British Airways check-in staff set to strike during peak of summer holidays
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As if fears over summer travel turmoil weren’t grave enough, British Airways (BA) staff at London Heathrow Airport (LHR) have voted to strike at the peak of the holiday season.
Airports are already creaking under the weight of a chronic staffing shortage that has led to mammoth queues, flight delays and cancellations at airports across the country in recent weeks.
Now, around 700 British Airways ground and check-in staff at Heathrow – largely based at Terminals 3 and 5 – with the Unite and GMB unions have voted overwhelmingly in favour of walking out over a pay dispute, with Unite members 94.7% in favour of industrial action, along with 95% of GMB members.
Strike dates will be announced in the coming days, reports say – but is likely to be in late July if the issue isn’t resolved beforehand.
Unite previously explained: “Should workers vote in favour of industrial action, strikes are expected to occur in July when demands for flights is expected to be high.”
At the heart of the dispute is anger that BA has refused to reverse a 10% cut on workers at the lower level during the pandemic, despite restoring management pay to 2019 levels.
GMB’s national officer Natalie Houghton said: “With grim predictability, holidaymakers face massive disruption thanks to the pig-headedness of British Airways.
“BA have tried to offer our members crumbs from the table in the form of a 10% one-off bonus payment, but this doesn’t cut the mustard. Our members need to be reinstated the 10% they had stolen from them last year with full back pay and the 10% bonus which other colleagues have been paid.
“GMB members at Heathrow have suffered untold abuse as they deal with the travel chaos caused by staff shortages and IT failures. At the same time, they’ve had their pay slashed during BA’s callous fire and rehire policy. What did BA think was going to happen?
“It’s not too late to save the summer holidays – other BA workers have had their pay cuts reversed, do the same for ground and check-in staff and this industrial action can be nipped in the bid.”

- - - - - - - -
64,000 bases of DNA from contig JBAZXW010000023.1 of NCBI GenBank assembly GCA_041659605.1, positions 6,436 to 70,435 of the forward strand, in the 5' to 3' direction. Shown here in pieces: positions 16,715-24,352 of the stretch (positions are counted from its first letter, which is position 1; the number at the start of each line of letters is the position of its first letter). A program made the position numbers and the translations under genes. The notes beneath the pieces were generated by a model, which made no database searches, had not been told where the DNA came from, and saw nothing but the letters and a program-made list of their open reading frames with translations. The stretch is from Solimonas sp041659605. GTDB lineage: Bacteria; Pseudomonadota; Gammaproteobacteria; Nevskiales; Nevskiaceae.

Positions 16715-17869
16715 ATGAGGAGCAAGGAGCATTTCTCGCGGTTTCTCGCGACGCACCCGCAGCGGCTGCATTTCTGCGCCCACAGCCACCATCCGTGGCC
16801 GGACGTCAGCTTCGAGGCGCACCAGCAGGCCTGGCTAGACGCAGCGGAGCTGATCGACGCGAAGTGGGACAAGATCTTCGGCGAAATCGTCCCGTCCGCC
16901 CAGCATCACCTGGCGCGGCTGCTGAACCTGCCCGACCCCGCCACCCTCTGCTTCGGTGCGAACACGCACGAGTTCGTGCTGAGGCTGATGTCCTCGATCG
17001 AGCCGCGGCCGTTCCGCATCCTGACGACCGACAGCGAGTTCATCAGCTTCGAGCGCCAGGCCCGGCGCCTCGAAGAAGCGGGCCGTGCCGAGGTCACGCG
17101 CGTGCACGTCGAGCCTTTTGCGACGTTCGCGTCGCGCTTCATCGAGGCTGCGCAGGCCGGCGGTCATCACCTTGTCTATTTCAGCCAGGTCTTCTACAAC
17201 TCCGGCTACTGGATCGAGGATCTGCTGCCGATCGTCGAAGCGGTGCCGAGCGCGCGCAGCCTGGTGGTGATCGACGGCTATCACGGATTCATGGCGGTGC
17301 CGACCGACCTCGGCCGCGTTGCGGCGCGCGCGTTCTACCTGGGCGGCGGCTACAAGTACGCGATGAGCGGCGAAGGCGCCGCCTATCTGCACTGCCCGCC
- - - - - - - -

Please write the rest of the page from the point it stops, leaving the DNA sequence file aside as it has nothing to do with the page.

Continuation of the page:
Prior to the announcement in favour of striking, Unite’s general secretary Sharon Graham said: “British Airways used the cover of COVID-19 to brutally cut members’ pay. BA has now reversed the pay cuts imposed on management but refuses to do this for our members. This is disgraceful. Unite will not allow our members to be treated as a second-class workforce.
“Our members are rightly furious and ready to take action. A strike by our members will make an immediate impact on the service to customers so I urge BA to get a grip and restore these workers’ pay immediately.”
For its part, BA said it was “extremely disappointed” by the decision to strike, adding: “Despite the extremely challenging environment and losses of more than £4 billion, we made an offer of a 10% payment which was accepted by the majority of other colleagues.”
If it goes ahead, the strike could add to the turmoil that has spawned chaotic scenes at airports up and down Britain since late May 2022.
Recent data from Cirium showed that London Heathrow Airport was the second-worst afflicted airport after London Gatwick Airport (LGW) – though the 5,000 to 15,000 people hit by flight cancellations at Heathrow due to a ‘baggage mountain’ earlier this week aren’t included in that statistic.
A number of airlines, including BA and easyJet, have cancelled hundreds of flights in recent weeks, while TUI recently announced the cancellation of around 43 flights a week from Manchester Airport (MAN) until 30 June to prevent further problems at UK airports.
Additional reporting by Matt Blake.
Featured photo by Katie Genter/The Points Guy.
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